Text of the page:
Every November for the last 14 years, Steve Sticht has gathered together a big sack of goodies that even Santa and his elves would envy. But these aren't Christmas gifts, wrapped in pretty paper and placed neatly under the tree.
To get ahold of these treasures, you have to find them first.
The Art Scavenger Hunt is pretty much exactly what it sounds like. Sticht gathers and then scatters dozens of pieces of original -- but yet unsigned (you'll find out why later) -- artworks created by himself and other local artists.
It all started after Sticht created a few pieces, and well, just kind of put them somewhere.
"At some point I was painting some old awning windows with whatever was around my house. When I was done, I took them downtown to the old Chili Pepper (now Revolution) and hung them from the main fence at the rear entrance," says Sticht. "They hung there for about three weeks and then they were gone. I started making more paintings and art pieces on glass and putting them around the downtown area. Gluing them to posts and walls. Some of those pieces didn't last too long."
It turned out that a friend of his, fellow artist Jeff Holmes, had been collecting the pieces after the Chilli Pepper's staff failed to appreciate Sticht's "guerrilla art" installations.
"They had called him to see what he thought of the three painted windows. The Chili Pepper management thought someone was cursing them."
Holmes had kept one and given others away.
"So, Jeff finds out that I did the pieces that were showing up around downtown and decides to have an outside 'pirate art' show centered around what I was doing downtown. "
By the following year, the show had transformed into the Art Scavenger Hunt. More and more artists joined in, donating pieces. Now, a map is handed and around to 150 to 200 participants. And then they're off, collecting up to two pieces each before returning to base.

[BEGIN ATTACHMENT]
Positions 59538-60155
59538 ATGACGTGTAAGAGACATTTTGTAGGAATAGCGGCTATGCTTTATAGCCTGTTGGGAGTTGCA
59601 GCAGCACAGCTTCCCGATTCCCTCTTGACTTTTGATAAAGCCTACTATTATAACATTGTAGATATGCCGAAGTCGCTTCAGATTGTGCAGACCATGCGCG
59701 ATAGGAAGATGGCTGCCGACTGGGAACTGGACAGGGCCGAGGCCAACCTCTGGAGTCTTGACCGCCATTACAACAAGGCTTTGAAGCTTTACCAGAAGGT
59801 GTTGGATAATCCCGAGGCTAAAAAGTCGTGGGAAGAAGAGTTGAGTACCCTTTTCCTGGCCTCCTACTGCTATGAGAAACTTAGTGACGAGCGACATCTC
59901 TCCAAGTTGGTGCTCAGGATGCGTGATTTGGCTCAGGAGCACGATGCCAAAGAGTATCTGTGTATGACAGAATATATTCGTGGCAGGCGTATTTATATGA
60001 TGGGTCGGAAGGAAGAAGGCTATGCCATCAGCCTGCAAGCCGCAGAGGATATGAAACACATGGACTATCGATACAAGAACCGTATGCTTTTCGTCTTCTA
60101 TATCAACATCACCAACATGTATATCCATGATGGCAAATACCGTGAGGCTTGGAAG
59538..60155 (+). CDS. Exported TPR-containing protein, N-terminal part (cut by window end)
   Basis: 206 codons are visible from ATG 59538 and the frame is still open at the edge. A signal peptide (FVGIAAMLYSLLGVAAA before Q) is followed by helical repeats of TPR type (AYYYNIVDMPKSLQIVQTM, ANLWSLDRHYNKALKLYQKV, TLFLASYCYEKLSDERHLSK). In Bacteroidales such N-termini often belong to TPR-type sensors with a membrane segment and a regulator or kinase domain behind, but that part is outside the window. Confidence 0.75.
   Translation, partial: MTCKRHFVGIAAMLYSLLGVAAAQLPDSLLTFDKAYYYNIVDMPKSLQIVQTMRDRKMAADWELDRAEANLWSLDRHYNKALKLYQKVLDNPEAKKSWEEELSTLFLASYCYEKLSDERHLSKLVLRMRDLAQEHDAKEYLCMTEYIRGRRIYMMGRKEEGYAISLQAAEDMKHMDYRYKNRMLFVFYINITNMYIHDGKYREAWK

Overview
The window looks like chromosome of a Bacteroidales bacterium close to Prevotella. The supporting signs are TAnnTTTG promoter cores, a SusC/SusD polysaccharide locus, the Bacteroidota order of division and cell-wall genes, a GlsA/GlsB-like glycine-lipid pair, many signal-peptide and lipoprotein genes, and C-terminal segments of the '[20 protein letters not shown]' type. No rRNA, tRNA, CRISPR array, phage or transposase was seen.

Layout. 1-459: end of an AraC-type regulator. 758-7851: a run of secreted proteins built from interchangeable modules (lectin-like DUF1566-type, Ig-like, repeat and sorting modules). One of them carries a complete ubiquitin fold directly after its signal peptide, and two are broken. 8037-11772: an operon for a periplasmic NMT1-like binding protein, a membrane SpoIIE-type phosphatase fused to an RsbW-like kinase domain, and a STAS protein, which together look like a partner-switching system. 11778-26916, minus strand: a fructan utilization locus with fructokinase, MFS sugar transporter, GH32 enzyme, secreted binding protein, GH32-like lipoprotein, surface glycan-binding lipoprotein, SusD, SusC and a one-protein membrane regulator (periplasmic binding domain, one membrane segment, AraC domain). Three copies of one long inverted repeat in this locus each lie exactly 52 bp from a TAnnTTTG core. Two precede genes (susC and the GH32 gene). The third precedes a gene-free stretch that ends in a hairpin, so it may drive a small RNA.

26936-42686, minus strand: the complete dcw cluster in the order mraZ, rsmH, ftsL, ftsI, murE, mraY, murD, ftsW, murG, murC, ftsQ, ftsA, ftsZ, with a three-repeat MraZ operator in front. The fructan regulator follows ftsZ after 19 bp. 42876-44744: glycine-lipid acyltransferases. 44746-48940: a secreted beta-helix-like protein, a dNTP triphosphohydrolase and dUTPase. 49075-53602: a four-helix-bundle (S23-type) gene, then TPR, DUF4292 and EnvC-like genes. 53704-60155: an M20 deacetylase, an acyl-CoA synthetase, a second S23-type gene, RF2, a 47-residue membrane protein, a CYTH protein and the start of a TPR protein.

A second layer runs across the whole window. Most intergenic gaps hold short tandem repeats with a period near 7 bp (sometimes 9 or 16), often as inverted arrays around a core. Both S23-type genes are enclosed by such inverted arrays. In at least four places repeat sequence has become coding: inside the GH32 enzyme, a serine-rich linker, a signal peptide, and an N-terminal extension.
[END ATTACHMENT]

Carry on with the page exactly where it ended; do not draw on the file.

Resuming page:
"It seems to get bigger and better every year with a fluctuating array of artists being involved," says Sticht. He estimates that last year, he put out 80 artworks. With 21 artists involved, he wants to make sure no one goes home empty handed.
The exact location of the hunting area and the starting point is a closely guarded secret until the night of, for much the same reason that the pieces are unsigned until the end -- so no one cheats.
"I have never let the bar/restaurant know that the hunt is to start at their establishment. It helps with the secret nature of the hunt," says Sticht. "I even changed the location last year because 'hunters' were hitting the trails and hunting areas early, then putting some art in their cars only to come back to the meeting place with the allotted two pieces of art per person."
At the afterparty at Laser Wolf, the artists will be on hand to sign their work and drink a few craft beers.
The hunt is a popular and beloved tradition in the local arts community. The artists involved are well-known and even some who have spread their talents further afield. Sticht will often dedicate that year's hunt to a particular artist.
"One year I named the hunt in honor of Peter Giovenco who passed away a couple of months ago. Peter was an original artist/participant from the earliest hunts all the way to last year's hunt; even in sickness he added to it" says Sticht. "Another year I dedicated the hunt to Brad Stewart/Gidget Gein, artist and original member of Marilyn Manson. Even though he was in California for the last three hunts, he did send me his art to put out in hiding for him. He passed away a few years ago."
Here's a full list of this year's participating artists:
W. Kelley Lucas
Morgan Whitworth Sticht
Iron Forge Press
The 2014 Art Scavenger Hunt kicks off at 8 p.m. at Laser Wolf (901 Progresso Drive, Fort Lauderdale). There you'll get your map and off you go. This year's limit is two pieces per person. As the Laser Wolf guys put it, don't be a jerk.
Food trucks will be on-site at Laser Wolf for an afterparty, where the artists will be available to sign their works. Remember: Nothing says "thank you" like a burrito and a craft beer. Email [email protected], or call 954-249-8484.